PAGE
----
The "perfect" match is an illusion, but "close enough" looks perfect when the socks are on two separate feet.
First, let me say that I find exactly matching my Opal socks a fun challenge. For those who find it more frustrating than fun, I see nothing wrong with socks not matching if that is the knitter's intention.
Then there are some yarns with short color bursts where trying to get an exact match will only result in a headache: yarns like Opal Crocodile, Opal Handpainted, Opal Cool Ocean, Regia Line Steps.
For those yarns I just weight the skein on a kitchen scale, wind until half the skein is in a ball, cut the yarn and start winding a second ball.
That said, this is how I get the perfect match as displayed here in the pair of green Opal Magic socks I knit for my mother.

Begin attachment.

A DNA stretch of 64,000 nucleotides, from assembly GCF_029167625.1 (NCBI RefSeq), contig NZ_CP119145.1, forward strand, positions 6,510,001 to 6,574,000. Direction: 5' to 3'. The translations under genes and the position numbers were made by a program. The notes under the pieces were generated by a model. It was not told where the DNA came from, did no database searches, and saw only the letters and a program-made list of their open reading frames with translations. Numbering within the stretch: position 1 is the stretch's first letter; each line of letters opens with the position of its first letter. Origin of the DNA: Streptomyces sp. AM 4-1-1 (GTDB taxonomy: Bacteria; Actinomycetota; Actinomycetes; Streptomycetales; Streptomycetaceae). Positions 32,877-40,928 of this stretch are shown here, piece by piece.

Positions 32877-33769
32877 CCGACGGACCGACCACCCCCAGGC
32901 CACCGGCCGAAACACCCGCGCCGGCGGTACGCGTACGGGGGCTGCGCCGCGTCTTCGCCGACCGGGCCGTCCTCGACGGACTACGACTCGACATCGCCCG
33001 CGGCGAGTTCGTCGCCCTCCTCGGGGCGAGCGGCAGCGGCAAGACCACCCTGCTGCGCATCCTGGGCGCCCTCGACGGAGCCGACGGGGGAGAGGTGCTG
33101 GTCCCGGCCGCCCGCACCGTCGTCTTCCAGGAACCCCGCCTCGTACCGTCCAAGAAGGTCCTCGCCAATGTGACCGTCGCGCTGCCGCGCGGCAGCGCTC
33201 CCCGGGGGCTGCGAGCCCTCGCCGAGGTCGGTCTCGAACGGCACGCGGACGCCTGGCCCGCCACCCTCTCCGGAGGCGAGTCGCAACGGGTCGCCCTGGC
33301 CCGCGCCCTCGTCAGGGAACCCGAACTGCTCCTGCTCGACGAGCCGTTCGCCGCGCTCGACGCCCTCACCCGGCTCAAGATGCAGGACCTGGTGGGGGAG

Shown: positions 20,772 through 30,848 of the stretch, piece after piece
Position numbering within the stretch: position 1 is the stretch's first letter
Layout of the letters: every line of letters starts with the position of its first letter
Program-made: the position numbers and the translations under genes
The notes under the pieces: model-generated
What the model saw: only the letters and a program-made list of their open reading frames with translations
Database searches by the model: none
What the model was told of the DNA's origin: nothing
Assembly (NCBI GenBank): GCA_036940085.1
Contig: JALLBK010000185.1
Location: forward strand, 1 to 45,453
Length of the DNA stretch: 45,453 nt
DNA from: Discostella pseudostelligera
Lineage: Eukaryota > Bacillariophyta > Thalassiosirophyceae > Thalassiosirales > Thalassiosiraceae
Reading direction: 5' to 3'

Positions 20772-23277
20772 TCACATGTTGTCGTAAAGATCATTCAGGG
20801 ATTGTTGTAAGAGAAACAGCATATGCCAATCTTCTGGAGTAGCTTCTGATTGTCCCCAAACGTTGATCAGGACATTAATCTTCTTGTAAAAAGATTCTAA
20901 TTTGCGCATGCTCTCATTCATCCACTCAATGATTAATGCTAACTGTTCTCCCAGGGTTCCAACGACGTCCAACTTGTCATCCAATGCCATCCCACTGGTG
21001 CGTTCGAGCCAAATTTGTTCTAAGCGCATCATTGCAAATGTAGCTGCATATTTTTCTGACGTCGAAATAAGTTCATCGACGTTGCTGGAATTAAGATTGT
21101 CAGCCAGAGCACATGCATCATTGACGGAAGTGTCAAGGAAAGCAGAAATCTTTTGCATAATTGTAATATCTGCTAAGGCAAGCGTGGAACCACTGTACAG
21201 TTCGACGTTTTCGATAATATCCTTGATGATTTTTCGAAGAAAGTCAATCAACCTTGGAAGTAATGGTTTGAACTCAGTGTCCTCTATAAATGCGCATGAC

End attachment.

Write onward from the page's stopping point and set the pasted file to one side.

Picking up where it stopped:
Take the band off the skein and weigh the skein on a kitchen scale.
Put the skein in a slippery bowl with tall sides or a wastebasket so it won't roll all over when winding. I usually wind from the outside of the skein.
Write the color changes down on a piece of paper as the yarn is wound so you can get a feel for the pattern and the repeat. Write whatever it takes so you can recognize the repeats.
It might look something like this:
- White with one inch black blobs
- Light green
- Light green with navy dots
- Dark green
Use the kitchen scale to determine when half the skein has been wound. Cut the yarn at the end of a color band.
Sometimes when I have a picture of a finished Opal sock, I know where I want the cuff to start, so I make sure that stripe is the last color wound.
The second ball wound is not likely to end at the same spot as the first. But if the socks are going to match, it's necessary to have it end at the same color band as the first ball. Frugal people will have a hard time with this, but there will be a little ball of waste yarn at the end of the second ball.
Once you have two balls, very carefully measure the distance from the caston knot to the end so the second sock is caston in exactly the same place.